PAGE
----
MReport April 2017

TheMReport — News and strategies for the evolving mortgage marketplace.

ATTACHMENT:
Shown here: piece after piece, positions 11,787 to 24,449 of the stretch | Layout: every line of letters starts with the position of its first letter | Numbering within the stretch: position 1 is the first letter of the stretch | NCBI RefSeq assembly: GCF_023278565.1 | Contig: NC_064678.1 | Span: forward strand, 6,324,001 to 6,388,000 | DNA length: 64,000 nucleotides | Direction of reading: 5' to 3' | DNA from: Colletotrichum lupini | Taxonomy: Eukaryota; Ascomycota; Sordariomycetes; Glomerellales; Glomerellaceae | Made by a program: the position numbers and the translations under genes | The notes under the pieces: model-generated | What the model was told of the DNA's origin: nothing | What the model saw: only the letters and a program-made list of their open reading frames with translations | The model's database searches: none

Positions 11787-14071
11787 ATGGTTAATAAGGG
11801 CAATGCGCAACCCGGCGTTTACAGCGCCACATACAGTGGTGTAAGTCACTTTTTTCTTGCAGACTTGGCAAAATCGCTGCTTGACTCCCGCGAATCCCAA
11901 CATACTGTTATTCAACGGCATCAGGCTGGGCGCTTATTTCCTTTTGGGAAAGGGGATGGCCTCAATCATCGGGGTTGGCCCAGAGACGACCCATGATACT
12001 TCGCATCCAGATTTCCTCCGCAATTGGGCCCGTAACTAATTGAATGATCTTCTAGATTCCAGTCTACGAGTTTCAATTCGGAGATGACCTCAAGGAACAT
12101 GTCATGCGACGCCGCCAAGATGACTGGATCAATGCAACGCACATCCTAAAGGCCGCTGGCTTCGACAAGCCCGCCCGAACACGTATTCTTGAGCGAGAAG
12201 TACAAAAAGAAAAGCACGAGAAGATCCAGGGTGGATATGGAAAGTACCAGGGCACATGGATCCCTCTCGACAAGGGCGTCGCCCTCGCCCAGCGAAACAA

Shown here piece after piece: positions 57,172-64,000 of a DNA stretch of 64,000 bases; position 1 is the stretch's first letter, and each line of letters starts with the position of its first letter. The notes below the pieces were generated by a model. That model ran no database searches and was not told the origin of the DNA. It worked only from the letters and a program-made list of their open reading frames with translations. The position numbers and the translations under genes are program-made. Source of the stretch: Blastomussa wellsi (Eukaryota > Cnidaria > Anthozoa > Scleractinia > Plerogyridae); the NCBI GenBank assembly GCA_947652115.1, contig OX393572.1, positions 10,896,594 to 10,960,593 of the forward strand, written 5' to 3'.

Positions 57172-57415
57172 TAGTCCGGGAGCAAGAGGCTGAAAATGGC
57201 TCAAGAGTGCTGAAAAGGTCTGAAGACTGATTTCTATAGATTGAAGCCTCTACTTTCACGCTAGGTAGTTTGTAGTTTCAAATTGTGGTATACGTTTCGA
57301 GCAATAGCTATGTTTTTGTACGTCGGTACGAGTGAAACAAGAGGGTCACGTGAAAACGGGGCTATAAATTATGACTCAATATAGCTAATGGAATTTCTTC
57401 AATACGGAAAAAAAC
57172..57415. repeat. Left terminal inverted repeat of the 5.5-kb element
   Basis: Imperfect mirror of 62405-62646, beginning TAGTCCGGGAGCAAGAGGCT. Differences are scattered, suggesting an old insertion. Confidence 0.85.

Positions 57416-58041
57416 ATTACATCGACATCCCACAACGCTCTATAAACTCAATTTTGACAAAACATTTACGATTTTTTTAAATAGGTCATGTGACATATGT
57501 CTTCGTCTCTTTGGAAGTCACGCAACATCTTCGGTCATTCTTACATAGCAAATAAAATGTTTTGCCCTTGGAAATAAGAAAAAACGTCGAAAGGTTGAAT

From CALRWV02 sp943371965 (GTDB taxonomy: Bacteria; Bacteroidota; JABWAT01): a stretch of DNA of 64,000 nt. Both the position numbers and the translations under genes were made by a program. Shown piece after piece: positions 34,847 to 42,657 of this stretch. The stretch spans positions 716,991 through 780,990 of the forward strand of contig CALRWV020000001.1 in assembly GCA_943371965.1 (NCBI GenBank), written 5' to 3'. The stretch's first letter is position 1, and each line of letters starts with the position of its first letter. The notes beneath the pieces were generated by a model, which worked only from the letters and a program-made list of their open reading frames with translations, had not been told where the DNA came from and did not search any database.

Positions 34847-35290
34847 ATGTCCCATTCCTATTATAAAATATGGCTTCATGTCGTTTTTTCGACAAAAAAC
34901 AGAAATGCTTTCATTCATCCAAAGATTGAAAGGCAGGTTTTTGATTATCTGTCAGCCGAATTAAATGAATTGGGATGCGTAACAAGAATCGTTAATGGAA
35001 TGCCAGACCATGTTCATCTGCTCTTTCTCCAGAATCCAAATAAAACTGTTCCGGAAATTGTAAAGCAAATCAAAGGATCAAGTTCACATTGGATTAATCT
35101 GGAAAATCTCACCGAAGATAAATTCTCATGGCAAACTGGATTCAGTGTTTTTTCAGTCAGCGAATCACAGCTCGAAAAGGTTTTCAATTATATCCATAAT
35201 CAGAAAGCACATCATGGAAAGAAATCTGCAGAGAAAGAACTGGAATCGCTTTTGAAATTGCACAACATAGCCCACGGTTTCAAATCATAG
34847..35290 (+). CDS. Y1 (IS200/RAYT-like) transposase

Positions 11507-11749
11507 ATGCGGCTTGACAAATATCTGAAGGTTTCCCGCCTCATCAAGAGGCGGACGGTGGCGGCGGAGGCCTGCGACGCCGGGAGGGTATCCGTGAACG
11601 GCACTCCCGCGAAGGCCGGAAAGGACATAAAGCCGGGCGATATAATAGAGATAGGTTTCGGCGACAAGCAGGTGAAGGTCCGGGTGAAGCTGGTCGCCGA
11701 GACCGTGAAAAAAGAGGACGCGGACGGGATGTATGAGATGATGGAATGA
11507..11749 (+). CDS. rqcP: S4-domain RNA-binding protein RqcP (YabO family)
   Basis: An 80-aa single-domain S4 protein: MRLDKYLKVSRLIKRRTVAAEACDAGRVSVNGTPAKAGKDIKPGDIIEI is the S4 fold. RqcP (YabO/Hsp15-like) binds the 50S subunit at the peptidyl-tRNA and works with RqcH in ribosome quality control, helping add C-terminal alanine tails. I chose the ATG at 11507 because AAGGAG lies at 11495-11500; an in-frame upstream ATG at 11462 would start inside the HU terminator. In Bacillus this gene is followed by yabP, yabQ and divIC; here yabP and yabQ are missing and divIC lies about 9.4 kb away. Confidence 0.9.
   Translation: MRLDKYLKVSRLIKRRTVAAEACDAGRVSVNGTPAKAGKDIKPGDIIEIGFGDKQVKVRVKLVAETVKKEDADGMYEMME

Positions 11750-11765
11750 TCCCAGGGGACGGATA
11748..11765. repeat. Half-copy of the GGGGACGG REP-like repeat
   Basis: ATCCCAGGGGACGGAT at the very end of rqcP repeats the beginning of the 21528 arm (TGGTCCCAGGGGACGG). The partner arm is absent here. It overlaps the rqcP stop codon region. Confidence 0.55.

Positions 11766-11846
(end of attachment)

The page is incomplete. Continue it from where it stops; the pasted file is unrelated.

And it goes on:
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TH E M R EP O RT | 17 COVER STORY throughout the lending ecosystem. "There are lots of reasons why we've seen so little innovation in the appraisal indus- try," Mohler said. "How do you introduce a nationwide valuation solution that obsoletes the decades-old 1004 [Uniform Residential Appraisal Report]? If you expect an appraiser to participate as part of the solution, you must build tools that enhance their work- flow, support professional compliance, and produce quality results. Technology succeeds when you can build a solution that apprais- ers love that effectively reduces their time investment from hours to minutes." By championing innovations that boost vendor collaboration and flexibility, Mohler said Clarocity leverages platform technolo- gies to deliver reliable alternative appraisal products. What's Next? W ith the mortgage process becoming much more complex and labor-inten- sive in the past decade, Caceres at Closing- Corp said he expected the need for mortgage data automation to continue growing. "Space robotics and data harvesting are ripe to bring significant efficiency and qual- ity back into the mortgage process," he said. "This is an area where we expect to see great innovation in various forms." In the next 12 to 18 months, Dominic Iannitti, President and CEO of DocMagic, Inc., sees many lenders entering the digital closing space. The question is will those finan- cial institutions adopt an end-to-end platform or settle for a short-term hybrid solution that compromises workflow efficiency. "Lenders know that eClosing technol- ogy is a great way to get an edge over their competition," says Iannitti. "An elevated customer experience fuels their competi- tive advantage. To achieve a 100 percent paperless closing process, lenders need to work with a single vendor that offers all the components, including eNotarization and eWarehouse functionality." Though major progress has been achieved in standardizing mortgage industry data, companies need to do a better job of sharing what is being created, according to Hovey. Because older data formats like EDI, MISMO 2.x, and DU 3.2 do not contain all pertinent loan details, each participant in the loan fulfillment process must take extra steps—at extra expense—to capture additional critical data and documentation. "I believe one of our next evolutions in mortgage technology must involve enhancing the level of data that is shared with providers," Hovey said, zeroing in on access to accurate third-party real-time data and complete copies of DU and LP response XML, as well as new data standards such as ULAD, UMDP, UCD, and UAD. "Sharing information about loan data with each other will not only eliminate duplication of efforts and reduce fulfillment costs, but it will drive the ability to make more accurate risk decisions." Standardization and, of course, increased speed will continue to be a hallmark of tech innovation in the mortgage industry. "A couple of years ago I was handed a step-by-step diagram for an asset manage - ment firm to transfer keys to a borrower," Mohler said. "There were no less than 30 steps involved. Clearly, that must change." Change comes generationally as well. Professionals not just in the mortgage indus - try have been all abuzz for some time now about millennials—their wants, needs, and tendencies. Nexsys is looking even farther down the pike. "Generation Z are those who grew up with a tablet in their hands and can't fathom a world before Wi-Fi, swiping, and emojis," Rothfus said. "The industry will respond with connected, mobile-friendly user experiences from initial home-browsing to origination to close. We think the evolu - tion will be more about making a seamless journey with technology than already exists. Instead of robots undermining human jobs, technology will supplement human efforts to create better experiences and make the industry more attractive to young people." PwC's detailed examination of the top financial services issues of the year was subtitled "thriving in uncertain times." The ability to react to varying economic and regulatory currents has always been a big need in the mortgage industry. The right tools are paramount, but thoughts and designs come first. Einstein famously said that imagination is more important than knowledge, and many mortgage tech experts will agree that it lies at the heart of innovation. Chasing the simple yet inescapable need for faster-cheap - er-better technological innovation continues to help mortgage players meet the profound operational challenges of the industry. BRIAN A. LEE is an Atlanta-based freelance writer and former editor of Western Real Estate Business magazine. Although a big fan of mortgage and housing content, the Wake Forest and University of Georgia graduate considers his top moment in journalism a one-on-one interview with baseball legend Hank Aaron in 2009.

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